It’s been a long time since anyone casually referred to Halfmoon as Solartown USA, a moniker that sounds as archaic in construction as the reason the town got the name in the first place.
In October 1978, Halfmoon opened the first solar-powered town hall in the United States. Harry Reasoner of “60 Minutes” came to do a story on the building, which garnered widespread attention during the days of the gas crisis. Highway signs for Halfmoon read “Solartown USA.”
“When it was built,” town Supervisor Kevin Tollisen said, “it was a state-of-the-art-thing.”
But eventually the system broke down in the 1990s. The town moved to a new town hall next door in December 2007, with the old building relabeled the Justice Building. The name Solartown USA receded into a distant memory.
“It has been a number of years,” Tollisen conceded.
Until Wednesday, that is — when Halfmoon announced it had been awarded a grant through the New York State Energy Research and Development Authority’s NY Sun program to install solar panels on open land at the Halfmoon Water Treatment Facility on Brook Road. The energy savings will be immediate — $170,000 in year one — and long-term — $4.25 million over 20 years.
There is no cost to the town. The panels are expected to be up by next month. And Solartown USA is back in the solar game.
“It’s a no-brainer for us,” Tollisen said. “This is a significant cost savings for town residents.”
More and more communities and other institutions are looking to become solar towns and install solar arrays (often funded with grants) to defray municipal energy costs.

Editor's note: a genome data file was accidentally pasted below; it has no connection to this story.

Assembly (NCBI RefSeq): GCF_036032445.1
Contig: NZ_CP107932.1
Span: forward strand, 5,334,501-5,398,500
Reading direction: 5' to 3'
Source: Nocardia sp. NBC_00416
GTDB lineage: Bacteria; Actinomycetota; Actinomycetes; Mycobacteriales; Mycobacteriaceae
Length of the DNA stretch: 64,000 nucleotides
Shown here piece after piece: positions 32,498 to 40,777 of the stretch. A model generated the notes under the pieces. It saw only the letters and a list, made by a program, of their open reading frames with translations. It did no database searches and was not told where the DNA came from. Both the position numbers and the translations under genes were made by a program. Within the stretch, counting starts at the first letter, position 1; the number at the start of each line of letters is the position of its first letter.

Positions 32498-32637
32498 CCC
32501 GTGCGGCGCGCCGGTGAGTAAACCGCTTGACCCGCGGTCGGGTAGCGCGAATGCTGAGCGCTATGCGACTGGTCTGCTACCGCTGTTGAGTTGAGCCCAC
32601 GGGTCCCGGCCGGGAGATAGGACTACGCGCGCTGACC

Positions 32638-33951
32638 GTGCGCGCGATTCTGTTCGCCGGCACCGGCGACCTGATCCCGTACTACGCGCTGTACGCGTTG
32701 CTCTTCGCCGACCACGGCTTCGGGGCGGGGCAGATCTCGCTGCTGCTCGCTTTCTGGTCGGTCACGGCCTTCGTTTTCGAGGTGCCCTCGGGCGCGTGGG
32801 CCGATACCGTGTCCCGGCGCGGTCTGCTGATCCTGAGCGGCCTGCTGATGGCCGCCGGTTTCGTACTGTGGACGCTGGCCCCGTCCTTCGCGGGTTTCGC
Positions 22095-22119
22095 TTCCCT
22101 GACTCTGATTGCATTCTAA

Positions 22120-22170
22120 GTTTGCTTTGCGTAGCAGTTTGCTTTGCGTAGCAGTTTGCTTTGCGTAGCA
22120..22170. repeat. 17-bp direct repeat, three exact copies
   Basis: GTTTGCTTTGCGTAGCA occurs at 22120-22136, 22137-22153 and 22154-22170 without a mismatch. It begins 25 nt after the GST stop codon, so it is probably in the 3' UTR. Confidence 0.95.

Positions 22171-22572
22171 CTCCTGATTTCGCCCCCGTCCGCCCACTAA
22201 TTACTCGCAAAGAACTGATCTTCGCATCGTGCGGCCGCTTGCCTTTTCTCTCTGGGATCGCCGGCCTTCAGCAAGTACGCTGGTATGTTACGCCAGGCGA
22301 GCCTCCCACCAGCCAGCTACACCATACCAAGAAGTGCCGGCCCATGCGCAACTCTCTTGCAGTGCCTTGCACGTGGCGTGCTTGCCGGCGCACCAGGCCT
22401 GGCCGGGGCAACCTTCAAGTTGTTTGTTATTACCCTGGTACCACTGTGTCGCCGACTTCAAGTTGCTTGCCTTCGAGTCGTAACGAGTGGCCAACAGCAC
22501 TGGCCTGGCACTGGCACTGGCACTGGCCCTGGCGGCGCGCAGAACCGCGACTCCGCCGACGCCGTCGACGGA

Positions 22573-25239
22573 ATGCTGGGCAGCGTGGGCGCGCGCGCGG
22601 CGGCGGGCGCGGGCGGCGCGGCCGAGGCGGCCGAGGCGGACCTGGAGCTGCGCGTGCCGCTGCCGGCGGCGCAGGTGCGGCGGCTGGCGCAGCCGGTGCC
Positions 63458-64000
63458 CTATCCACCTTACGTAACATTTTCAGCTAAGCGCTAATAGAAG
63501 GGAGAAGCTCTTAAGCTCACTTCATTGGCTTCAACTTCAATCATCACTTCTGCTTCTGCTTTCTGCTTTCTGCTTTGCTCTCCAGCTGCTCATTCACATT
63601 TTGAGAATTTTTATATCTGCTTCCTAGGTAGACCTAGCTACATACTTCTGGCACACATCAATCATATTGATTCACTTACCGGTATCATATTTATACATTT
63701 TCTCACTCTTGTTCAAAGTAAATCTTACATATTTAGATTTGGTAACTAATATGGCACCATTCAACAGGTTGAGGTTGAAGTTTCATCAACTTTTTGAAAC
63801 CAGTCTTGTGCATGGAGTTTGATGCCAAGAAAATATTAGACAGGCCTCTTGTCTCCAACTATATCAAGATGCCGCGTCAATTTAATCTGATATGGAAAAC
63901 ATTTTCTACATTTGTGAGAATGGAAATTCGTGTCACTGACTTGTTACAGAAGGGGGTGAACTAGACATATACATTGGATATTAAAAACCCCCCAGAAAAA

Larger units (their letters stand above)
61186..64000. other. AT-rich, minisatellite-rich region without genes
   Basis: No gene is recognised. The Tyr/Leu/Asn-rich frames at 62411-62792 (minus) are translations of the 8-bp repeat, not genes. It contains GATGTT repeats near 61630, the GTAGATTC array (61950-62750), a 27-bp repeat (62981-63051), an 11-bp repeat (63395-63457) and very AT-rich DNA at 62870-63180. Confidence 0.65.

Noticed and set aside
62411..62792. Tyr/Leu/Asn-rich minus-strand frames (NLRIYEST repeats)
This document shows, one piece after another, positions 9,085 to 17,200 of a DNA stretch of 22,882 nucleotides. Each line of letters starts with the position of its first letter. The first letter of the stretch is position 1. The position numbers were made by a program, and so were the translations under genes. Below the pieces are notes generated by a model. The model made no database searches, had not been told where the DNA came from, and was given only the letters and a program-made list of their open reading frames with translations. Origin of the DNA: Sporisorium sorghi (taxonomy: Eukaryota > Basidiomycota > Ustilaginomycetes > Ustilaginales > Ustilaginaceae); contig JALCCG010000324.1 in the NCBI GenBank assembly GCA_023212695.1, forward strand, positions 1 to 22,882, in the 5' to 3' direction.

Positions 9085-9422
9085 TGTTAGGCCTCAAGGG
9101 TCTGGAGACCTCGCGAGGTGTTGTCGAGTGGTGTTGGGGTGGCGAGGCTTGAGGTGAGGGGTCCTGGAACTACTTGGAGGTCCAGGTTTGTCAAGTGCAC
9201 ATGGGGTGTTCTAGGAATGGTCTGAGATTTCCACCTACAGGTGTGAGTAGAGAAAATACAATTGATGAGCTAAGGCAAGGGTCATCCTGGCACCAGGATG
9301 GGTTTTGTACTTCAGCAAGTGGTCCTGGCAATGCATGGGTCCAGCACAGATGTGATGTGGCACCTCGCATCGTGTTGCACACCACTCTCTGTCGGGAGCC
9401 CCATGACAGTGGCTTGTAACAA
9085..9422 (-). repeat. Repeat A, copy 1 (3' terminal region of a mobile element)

Just this week, SunEdison, a California-based manufacturer of solar panels, announced it intends to build a 2-megawatt solar array on part of Saratoga Springs’ decommissioned landfill that would ultimately generate electricity equal to about 45 percent of that used by the city’s municipal buildings.
Earlier this month, a ribbon-cutting ceremony was held for Skidmore College’s 8-acre solar array in Greenfield Center, one of the largest such projects in New York and one that will meet 12 percent of the college’s energy needs. The 6,950 ground-mounted solar panels will generate 2.6 million kilowatt hours of electricity annually.
Statewide, solar energy in New York produces 296 megawatts — 10th nationally among states and enough to power nearly 50,000 homes.
In Halfmoon, the array to be installed next month will cut energy costs for Town Hall, the Justice Building (which has not been using solar power since 1996), the senior center and the Water Department. In addition, the town is looking to undertake a similar, smaller solar project to cut utility costs at the Highway Department.
“In these times when utility costs continue to rise, the solar panels will provide long-term budgetary cost savings for the town,” Councilwoman Daphne Jordan said in a statement.
It’s doubtful the national news media will show up over Wednesday’s announcement, and Tollisen said Solartown USA will remain a name from Halfmoon’s past. But solar energy is now also part of its future, he said.
“It puts us back on the map,” he said.